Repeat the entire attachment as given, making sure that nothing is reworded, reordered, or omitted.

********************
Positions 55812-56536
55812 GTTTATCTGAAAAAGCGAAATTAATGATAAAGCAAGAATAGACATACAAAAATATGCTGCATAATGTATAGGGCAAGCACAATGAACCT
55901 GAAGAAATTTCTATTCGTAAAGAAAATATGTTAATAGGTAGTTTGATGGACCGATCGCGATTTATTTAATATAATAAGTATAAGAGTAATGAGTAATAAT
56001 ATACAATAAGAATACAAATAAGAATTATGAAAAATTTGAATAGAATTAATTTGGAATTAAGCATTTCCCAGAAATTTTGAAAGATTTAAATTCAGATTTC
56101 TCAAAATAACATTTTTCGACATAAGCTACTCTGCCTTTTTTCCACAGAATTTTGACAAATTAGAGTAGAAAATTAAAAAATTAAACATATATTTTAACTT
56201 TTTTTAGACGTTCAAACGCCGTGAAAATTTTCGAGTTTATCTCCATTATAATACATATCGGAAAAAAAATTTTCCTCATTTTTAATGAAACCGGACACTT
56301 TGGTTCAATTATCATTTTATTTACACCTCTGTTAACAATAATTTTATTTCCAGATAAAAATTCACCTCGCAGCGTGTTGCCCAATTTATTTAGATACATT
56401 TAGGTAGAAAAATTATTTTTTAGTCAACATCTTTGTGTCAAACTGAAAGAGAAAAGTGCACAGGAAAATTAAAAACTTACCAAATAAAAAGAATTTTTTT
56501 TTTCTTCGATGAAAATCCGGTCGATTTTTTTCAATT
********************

Positions 55812-56536
55812 GTTTATCTGAAAAAGCGAAATTAATGATAAAGCAAGAATAGACATACAAAAATATGCTGCATAATGTATAGGGCAAGCACAATGAACCT
55901 GAAGAAATTTCTATTCGTAAAGAAAATATGTTAATAGGTAGTTTGATGGACCGATCGCGATTTATTTAATATAATAAGTATAAGAGTAATGAGTAATAAT
56001 ATACAATAAGAATACAAATAAGAATTATGAAAAATTTGAATAGAATTAATTTGGAATTAAGCATTTCCCAGAAATTTTGAAAGATTTAAATTCAGATTTC
56101 TCAAAATAACATTTTTCGACATAAGCTACTCTGCCTTTTTTCCACAGAATTTTGACAAATTAGAGTAGAAAATTAAAAAATTAAACATATATTTTAACTT
56201 TTTTTAGACGTTCAAACGCCGTGAAAATTTTCGAGTTTATCTCCATTATAATACATATCGGAAAAAAAATTTTCCTCATTTTTAATGAAACCGGACACTT
56301 TGGTTCAATTATCATTTTATTTACACCTCTGTTAACAATAATTTTATTTCCAGATAAAAATTCACCTCGCAGCGTGTTGCCCAATTTATTTAGATACATT
56401 TAGGTAGAAAAATTATTTTTTAGTCAACATCTTTGTGTCAAACTGAAAGAGAAAAGTGCACAGGAAAATTAAAAACTTACCAAATAAAAAGAATTTTTTT
56501 TTTCTTCGATGAAAATCCGGTCGATTTTTTTCAATT